The other reason that I think mainstream, popular culture interest in death has peaked is related to the research that I was doing during my Residency. I’m currently looking at 1970’s death discourse and end-of-life movements, mostly in America but also the United Kingdom. Until relatively recently, I was unaware how much popular attitudes towards death had changed from 1970-1979. It turns out that the 1970’s were a hotbed of discussion, activism, and death culture debate that significantly affected our contemporary moment. A number of groups that took shape during the 1970’s remain with us today, e.g., the death acceptance movement, the natural death movement (which advocated foregoing medical treatment to die ‘naturally’), and death with dignity groups.
“…it seems likely that eventually humans will construct for themselves a new, or at least altered, death culture and organization — a new “craft of dying” – better able to contain the new experience…I believe, as do other sociological observers…that in the ferment of activity relative to death and dying during the last two decades in the United States we have witnessed and are witnessing just such a reconstruction. Undoubtedly within this ferment, especially that emanating from the mass media, there are elements of fad and fashion – a thanatological “chic” as it were, having approximately the same level of import as organic gardening and home canning among the rich. And certainly one can never underestimate the capacity of American public discourse to transform “life and death matters” into passing enthusiasms. But there is, I believe, more to this activity than simply one more example of impermanent trendiness in modern life. Americans, especially affluent middle-class Americans, have been in the process of creating new or at least altered ways of thinking, believing, feeling, and acting about death and dying because they have been confronting a new “face of death.”
This quote is on p.16 of her book The Craft of Dying: The Modern Face of Death, which was published in 1978. If anyone reading this passage was struck by how uncannily it describes 2014, then you’re not alone. Indeed, reading Lofland’s work has been a revelation and the 1970s have become my new area of research.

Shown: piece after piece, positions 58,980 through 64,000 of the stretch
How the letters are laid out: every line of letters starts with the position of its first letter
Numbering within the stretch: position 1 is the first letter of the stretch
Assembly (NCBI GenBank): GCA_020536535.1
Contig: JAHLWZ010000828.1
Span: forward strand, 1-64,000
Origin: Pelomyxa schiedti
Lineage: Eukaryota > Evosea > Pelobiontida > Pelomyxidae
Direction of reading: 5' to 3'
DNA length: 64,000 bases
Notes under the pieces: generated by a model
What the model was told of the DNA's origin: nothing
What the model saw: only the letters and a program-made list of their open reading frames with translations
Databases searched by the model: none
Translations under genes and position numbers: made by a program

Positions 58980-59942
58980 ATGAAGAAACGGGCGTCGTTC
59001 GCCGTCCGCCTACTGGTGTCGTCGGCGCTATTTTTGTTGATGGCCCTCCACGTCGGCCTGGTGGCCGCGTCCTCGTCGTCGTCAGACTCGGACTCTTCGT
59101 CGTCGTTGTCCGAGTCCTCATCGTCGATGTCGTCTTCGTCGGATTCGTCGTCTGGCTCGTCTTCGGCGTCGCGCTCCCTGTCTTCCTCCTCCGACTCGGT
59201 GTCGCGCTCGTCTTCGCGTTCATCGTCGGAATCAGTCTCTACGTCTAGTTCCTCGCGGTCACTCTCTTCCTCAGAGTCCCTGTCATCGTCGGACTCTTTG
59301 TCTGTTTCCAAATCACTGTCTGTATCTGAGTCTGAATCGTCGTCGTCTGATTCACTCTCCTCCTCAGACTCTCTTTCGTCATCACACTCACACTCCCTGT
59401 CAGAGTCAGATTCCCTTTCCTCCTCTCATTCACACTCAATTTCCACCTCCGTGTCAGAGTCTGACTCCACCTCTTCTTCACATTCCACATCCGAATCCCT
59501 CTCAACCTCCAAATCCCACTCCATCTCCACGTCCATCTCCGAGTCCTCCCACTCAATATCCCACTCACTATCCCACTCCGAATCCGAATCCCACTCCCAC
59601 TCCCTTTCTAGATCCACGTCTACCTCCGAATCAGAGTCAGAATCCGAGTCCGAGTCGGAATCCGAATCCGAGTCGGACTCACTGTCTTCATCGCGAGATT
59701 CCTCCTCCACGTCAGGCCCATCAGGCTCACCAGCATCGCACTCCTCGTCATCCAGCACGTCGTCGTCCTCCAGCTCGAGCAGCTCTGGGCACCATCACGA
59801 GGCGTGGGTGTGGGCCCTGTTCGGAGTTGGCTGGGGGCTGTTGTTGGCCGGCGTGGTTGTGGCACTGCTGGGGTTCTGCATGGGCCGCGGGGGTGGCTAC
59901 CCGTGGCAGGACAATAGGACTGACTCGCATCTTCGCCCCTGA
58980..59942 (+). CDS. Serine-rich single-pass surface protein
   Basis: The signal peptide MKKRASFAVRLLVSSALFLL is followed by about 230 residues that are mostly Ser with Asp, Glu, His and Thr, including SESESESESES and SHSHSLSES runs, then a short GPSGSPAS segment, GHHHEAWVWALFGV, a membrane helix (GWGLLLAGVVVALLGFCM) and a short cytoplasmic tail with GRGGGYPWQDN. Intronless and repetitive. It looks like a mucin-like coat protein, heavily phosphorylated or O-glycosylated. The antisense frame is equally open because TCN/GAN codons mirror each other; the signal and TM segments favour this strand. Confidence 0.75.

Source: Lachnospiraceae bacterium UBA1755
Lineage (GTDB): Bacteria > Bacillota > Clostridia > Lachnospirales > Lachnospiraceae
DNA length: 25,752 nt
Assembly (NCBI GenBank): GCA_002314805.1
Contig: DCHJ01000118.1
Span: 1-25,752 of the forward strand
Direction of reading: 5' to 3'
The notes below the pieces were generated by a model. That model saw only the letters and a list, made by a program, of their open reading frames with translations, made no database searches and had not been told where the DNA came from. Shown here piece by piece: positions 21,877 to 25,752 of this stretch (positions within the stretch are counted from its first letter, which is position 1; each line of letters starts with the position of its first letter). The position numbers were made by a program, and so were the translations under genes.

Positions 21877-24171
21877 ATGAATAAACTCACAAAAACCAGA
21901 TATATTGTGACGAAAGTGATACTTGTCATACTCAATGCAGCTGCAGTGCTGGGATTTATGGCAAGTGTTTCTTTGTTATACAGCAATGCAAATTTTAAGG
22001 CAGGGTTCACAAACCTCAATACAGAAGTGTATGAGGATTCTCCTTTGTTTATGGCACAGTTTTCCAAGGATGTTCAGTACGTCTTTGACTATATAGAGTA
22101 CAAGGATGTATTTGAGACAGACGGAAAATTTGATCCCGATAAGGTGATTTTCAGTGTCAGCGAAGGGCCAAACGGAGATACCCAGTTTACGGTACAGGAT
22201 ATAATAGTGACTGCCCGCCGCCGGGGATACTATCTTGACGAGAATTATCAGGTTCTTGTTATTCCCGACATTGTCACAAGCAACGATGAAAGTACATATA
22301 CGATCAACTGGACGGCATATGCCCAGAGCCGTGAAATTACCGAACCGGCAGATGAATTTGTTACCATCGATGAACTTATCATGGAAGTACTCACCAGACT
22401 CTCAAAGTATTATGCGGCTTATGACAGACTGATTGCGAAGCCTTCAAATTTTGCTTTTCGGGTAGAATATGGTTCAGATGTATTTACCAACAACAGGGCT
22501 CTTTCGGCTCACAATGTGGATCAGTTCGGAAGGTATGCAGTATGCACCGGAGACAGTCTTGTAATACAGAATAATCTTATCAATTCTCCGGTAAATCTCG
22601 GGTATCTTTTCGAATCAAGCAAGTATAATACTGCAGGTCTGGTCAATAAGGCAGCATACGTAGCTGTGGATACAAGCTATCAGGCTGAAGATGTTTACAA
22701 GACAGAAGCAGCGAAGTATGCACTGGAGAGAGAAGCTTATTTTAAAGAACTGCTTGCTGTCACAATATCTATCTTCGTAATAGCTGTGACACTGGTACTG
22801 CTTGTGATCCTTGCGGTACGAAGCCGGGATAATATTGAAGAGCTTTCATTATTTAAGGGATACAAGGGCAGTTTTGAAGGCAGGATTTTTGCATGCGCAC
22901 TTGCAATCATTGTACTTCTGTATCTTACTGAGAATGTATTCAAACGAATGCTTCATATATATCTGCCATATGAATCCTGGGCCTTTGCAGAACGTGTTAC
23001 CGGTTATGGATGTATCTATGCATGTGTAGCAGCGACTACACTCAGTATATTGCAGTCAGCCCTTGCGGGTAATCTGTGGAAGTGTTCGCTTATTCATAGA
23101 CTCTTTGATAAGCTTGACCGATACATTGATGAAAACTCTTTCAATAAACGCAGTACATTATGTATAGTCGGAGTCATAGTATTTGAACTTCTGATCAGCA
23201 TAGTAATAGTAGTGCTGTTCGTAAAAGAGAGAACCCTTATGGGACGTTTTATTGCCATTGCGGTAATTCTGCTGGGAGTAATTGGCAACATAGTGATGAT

Per Lofland’s forty-year-old observations, an institution such as the Morbid Anatomy Museum is made conceptually possible, I think, because of the current middle class interest in death and thanatological chic. What made the Museum physically possible was the time and labor spent building the Morbid Anatomy Library, a project that never set out to be fashionable. The challenge the Museum now faces is when death chic is replaced by another interest for the urban middle classes.
A final thought on an issue that the 1970’s were never able to solve. Affluent, mostly white middle-class Americans need to also expand their current death interests beyond themselves and begin tackling funeral and death poverty for the poor. It’s a lot easier to make elaborate home-based funerals your political cause when you’ve got the time (which translates into money) to do so. The quicker that this economic reality is recognized by today’s Happy Death Movement (a term Lofland coined in the 1970’s) the sooner longer lasting changes will occur.
The upside of these dilemmas is that even when death’s middle class fashionability dissipates, the face of death will continue to stare us all down.
In a word, the work never ends.
Many thanks to the following people who helped make my Residency so wonderful and productive:
Laetitia, Brant, Joanna, AC, Paco, Eric Sollien, Christine Colby and Lady Aye
And special thanks to:
Mac, Catherine, Daphne, Oona, and Simon
Coverage for End-of-Life Talks Gaining Ground
Pam Belluck, The New York Times (August 31, 2014)
Medicare may cover advance care planning that was once decried as “death panels,” and some private insurers are not waiting for the political process.
Maybe I’m being a bit unfair to the New York Times with this post’s title. It’s a good article. I recommend reading it.
That said, it should come as no surprise that patients, doctors, and even insurance companies (i.e., The MAN) want people to discuss end-of-life planning.
Most importantly, if people would momentarily stop saying that death is a taboo and that it’s a subject that nobody wants to discuss then it might actually encourage more of these end-of-life planning conversations.